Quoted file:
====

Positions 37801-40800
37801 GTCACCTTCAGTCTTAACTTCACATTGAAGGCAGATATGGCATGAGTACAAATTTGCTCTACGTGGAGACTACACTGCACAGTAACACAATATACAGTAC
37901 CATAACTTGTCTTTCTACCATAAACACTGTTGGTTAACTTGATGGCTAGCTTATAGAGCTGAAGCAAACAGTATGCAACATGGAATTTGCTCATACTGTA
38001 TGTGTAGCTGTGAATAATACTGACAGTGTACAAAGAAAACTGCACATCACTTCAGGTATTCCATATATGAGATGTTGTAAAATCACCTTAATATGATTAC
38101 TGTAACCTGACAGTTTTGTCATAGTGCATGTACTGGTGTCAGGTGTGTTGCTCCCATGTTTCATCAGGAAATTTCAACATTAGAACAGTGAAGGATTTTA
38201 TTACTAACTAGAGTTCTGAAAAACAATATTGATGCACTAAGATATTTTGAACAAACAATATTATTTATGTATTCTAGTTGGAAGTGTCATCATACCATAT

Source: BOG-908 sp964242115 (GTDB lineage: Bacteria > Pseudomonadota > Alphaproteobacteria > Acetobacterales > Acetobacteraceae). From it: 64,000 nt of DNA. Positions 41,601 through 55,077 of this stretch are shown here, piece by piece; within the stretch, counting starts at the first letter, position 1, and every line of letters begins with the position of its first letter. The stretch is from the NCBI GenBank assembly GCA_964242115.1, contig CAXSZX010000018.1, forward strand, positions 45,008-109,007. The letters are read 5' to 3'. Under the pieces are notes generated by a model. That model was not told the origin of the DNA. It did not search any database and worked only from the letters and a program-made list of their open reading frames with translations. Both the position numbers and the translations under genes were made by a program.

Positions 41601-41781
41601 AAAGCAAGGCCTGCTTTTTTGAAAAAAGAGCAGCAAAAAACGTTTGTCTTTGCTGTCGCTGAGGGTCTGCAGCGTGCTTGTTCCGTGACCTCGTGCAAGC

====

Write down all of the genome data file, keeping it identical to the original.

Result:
Positions 37801-40800
37801 GTCACCTTCAGTCTTAACTTCACATTGAAGGCAGATATGGCATGAGTACAAATTTGCTCTACGTGGAGACTACACTGCACAGTAACACAATATACAGTAC
37901 CATAACTTGTCTTTCTACCATAAACACTGTTGGTTAACTTGATGGCTAGCTTATAGAGCTGAAGCAAACAGTATGCAACATGGAATTTGCTCATACTGTA
38001 TGTGTAGCTGTGAATAATACTGACAGTGTACAAAGAAAACTGCACATCACTTCAGGTATTCCATATATGAGATGTTGTAAAATCACCTTAATATGATTAC
38101 TGTAACCTGACAGTTTTGTCATAGTGCATGTACTGGTGTCAGGTGTGTTGCTCCCATGTTTCATCAGGAAATTTCAACATTAGAACAGTGAAGGATTTTA
38201 TTACTAACTAGAGTTCTGAAAAACAATATTGATGCACTAAGATATTTTGAACAAACAATATTATTTATGTATTCTAGTTGGAAGTGTCATCATACCATAT

Source: BOG-908 sp964242115 (GTDB lineage: Bacteria > Pseudomonadota > Alphaproteobacteria > Acetobacterales > Acetobacteraceae). From it: 64,000 nt of DNA. Positions 41,601 through 55,077 of this stretch are shown here, piece by piece; within the stretch, counting starts at the first letter, position 1, and every line of letters begins with the position of its first letter. The stretch is from the NCBI GenBank assembly GCA_964242115.1, contig CAXSZX010000018.1, forward strand, positions 45,008-109,007. The letters are read 5' to 3'. Under the pieces are notes generated by a model. That model was not told the origin of the DNA. It did not search any database and worked only from the letters and a program-made list of their open reading frames with translations. Both the position numbers and the translations under genes were made by a program.

Positions 41601-41781
41601 AAAGCAAGGCCTGCTTTTTTGAAAAAAGAGCAGCAAAAAACGTTTGTCTTTGCTGTCGCTGAGGGTCTGCAGCGTGCTTGTTCCGTGACCTCGTGCAAGC